Why TRAI’s ruling could mean the end for Facebook’s Free Basics
No matter what website you browse or app you use, it will cost the same amount of ₹MB.
The Telecom Regulatory Authority of India (TRAI) has banished differential pricing which allowed free access to some apps as a result of pacts between telecom operators and developers. That means, no free Facebook through Free Basics and no surcharges for making voice calls over WhatsApp or Skype. Barring of such zero-rating services makes sure that, no matter what website you browse or app you use, it will cost the same amount of ₹MB.
The regulator, warned the operators that they cannot enter into any arrangement based on discriminatory pricing, and also said that operators will be fined between ₹ 50,000-50 lakh if the ruling is violated.
"No service provider shall enter into any arrangement, agreement or contract, by whatever name called, with any person, natural or legal, that has the effect of discriminatory tarlffs for data services being offered or charged by the service provider for the purpose of evading the prohibition in this regulation," TRAI said in a statement.
Despite Facebook CEO Mark Zuckerberg's aggressive campaigning for Free Basics in the duration of accepting replies from the public and telecom operators, the service isn't going to be allowed in the form that Zuckerberg had intended. Either it will have to be a great product for users to prefer over others — as it will cost the same — or offer the entire internet for free and not just a select few.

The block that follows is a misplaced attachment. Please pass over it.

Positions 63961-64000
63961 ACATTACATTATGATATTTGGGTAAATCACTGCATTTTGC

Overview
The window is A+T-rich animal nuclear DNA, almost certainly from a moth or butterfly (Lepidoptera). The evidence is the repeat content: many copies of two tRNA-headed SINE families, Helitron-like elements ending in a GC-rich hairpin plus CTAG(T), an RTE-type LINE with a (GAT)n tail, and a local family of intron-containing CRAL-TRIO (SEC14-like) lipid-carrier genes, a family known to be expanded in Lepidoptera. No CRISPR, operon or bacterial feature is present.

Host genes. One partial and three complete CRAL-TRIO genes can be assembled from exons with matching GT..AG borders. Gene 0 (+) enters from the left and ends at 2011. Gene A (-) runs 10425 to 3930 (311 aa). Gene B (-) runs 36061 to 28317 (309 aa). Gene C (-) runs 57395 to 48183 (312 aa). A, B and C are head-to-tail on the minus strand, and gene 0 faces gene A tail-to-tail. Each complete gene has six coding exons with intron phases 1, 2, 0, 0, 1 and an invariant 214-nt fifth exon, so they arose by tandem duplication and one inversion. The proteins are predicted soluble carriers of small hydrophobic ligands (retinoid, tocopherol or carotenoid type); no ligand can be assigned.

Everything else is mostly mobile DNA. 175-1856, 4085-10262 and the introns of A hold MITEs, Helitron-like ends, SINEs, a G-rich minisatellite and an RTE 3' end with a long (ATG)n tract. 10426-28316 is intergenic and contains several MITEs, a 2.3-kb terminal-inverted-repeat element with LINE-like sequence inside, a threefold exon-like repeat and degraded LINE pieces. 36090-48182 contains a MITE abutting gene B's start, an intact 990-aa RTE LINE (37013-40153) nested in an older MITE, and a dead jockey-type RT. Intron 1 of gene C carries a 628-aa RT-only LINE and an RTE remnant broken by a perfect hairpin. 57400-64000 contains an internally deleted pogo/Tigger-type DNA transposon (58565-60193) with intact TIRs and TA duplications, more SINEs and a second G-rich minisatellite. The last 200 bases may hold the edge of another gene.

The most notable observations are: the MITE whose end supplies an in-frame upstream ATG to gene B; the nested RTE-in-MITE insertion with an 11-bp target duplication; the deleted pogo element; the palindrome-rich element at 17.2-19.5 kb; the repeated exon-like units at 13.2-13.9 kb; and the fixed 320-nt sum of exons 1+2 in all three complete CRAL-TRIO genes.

This speed bump in Facebook's way of tapping into the disconnected billions of rural India, is likely to divert their attention to other project like the rural WiFi programme. According to The Hindu , the programme is already being tested in 25 locations out of the target 100 and will be a joint effort between Facebook and BSNL to provide WiFi connectivity to the rural areas of in Western and Southern parts of the country. While fine details of the programme remain vague and Facebook denied to comment (except repeating that the programme is still in testing stages), one thing we can now be sure of, is that users will have access to all the sites when the programme is implemented.
Even Airtel had tried a similar approach to make free internet access profitable by tying up with app developers. Apps registered under the scheme wouldn't incur data charges to Airtel customers visiting them. The so called Airtel Zero will also have to be scrapped since it violated TRAI's ruling against differential pricing.
Facebook has finally broken its silence over TRAI's decision and the company said that it was disappointed with the outcome. In a response to the ruling, Facebook said, "Our goal with Free Basics is to bring more people online with an open, non-exclusive and free platform. While disappointed with the outcome, we will continue our efforts to eliminate barriers and give the unconnected an easier path to the internet and the opportunities it brings."